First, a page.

A live load simply means that the driver waits for the load to be loaded and unloaded and then continues his trip with the same trailer. The pros to live loads are that they can save time for shippers, shippers do not require space to store the containers and no shunting truck is required.

For many drivers, the cons to live loads is that they have to wait for their trailer to be loaded and unloaded. This can be considered a ‘waste of time’ for drivers as the wait time can be up to 2 hours. When this is happening, a driver is usually just sitting idle. For the shippers, if there is a delay in loading or unloading trailers, they can incur detention fees. If the process is not running smoothly, it can cause a que of trucks or a backlog which is a con for both the shipping company and the driver.

When the live load strategy is used drivers must book an appointment before they show up at the shipper’s location to be loaded or unloaded. Live loads are most commonly used when the shipper does not have enough space to hold loaded or unloaded trailers, the driver does not have a load to take out with them or a shortage of man power.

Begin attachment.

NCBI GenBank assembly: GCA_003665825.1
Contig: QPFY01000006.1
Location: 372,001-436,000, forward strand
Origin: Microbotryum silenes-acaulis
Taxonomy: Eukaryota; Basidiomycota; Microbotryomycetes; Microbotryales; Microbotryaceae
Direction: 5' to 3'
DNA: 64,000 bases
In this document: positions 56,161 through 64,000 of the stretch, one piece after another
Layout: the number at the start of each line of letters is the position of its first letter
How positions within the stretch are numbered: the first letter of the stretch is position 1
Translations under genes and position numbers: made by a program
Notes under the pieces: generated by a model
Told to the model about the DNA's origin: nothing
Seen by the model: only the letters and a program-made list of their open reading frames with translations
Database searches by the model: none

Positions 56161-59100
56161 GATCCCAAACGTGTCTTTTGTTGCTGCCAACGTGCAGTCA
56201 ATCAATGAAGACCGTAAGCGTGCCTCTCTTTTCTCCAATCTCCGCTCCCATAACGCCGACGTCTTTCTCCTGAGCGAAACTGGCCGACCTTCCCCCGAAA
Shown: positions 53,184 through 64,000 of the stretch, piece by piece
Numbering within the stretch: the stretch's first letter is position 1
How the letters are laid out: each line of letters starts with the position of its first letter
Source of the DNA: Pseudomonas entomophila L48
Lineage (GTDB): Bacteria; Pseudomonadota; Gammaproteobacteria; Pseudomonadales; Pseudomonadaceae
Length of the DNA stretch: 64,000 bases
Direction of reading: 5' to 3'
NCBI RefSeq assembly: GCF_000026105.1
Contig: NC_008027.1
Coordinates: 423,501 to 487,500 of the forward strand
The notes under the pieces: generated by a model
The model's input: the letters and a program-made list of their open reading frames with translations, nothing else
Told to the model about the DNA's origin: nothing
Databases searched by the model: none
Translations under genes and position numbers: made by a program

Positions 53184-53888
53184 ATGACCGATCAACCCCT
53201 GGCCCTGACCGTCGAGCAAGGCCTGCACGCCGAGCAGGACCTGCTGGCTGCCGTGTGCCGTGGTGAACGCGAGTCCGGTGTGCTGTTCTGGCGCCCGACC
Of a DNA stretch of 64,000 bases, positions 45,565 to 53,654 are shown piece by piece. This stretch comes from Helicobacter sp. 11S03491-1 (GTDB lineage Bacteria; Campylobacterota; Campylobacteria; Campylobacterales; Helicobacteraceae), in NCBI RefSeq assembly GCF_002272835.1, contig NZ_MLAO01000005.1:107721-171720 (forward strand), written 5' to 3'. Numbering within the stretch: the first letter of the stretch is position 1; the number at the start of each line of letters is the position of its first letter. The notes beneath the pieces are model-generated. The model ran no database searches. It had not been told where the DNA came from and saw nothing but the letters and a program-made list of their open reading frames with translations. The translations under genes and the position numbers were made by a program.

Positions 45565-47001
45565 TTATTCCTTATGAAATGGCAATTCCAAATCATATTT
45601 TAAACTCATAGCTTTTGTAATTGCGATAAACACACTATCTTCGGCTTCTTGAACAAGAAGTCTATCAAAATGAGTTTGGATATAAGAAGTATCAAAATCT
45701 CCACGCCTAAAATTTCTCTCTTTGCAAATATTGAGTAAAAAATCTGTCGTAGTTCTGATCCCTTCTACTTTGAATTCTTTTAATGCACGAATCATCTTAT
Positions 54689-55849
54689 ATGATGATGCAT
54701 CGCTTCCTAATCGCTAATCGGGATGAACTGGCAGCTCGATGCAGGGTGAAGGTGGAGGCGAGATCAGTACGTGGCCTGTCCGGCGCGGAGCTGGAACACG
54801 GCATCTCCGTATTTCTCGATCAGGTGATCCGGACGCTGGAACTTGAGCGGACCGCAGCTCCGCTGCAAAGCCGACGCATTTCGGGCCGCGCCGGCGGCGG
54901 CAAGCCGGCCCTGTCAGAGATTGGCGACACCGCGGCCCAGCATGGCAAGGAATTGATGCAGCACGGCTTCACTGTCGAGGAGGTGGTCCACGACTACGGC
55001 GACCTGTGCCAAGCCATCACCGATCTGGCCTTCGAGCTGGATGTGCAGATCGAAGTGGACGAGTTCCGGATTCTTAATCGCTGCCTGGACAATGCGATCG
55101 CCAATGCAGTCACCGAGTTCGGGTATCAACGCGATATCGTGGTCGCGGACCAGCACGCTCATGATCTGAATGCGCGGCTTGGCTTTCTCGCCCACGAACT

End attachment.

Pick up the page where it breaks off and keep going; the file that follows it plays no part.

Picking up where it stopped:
Drop and Hook Loads

Drop and hook loads are exactly what they sound like. A driver simply drops off their loaded trailer and picks up another trailer that is ready to go from the shipping location. This can save the driver a couple hours at each drop off/pickup location which can add up once the driver is done his shift. The other advantage to the drop and hook model is that it allows for more flexibility for the shipper. It gives them more time to load and unload trailers without the pressure of a driver waiting for them.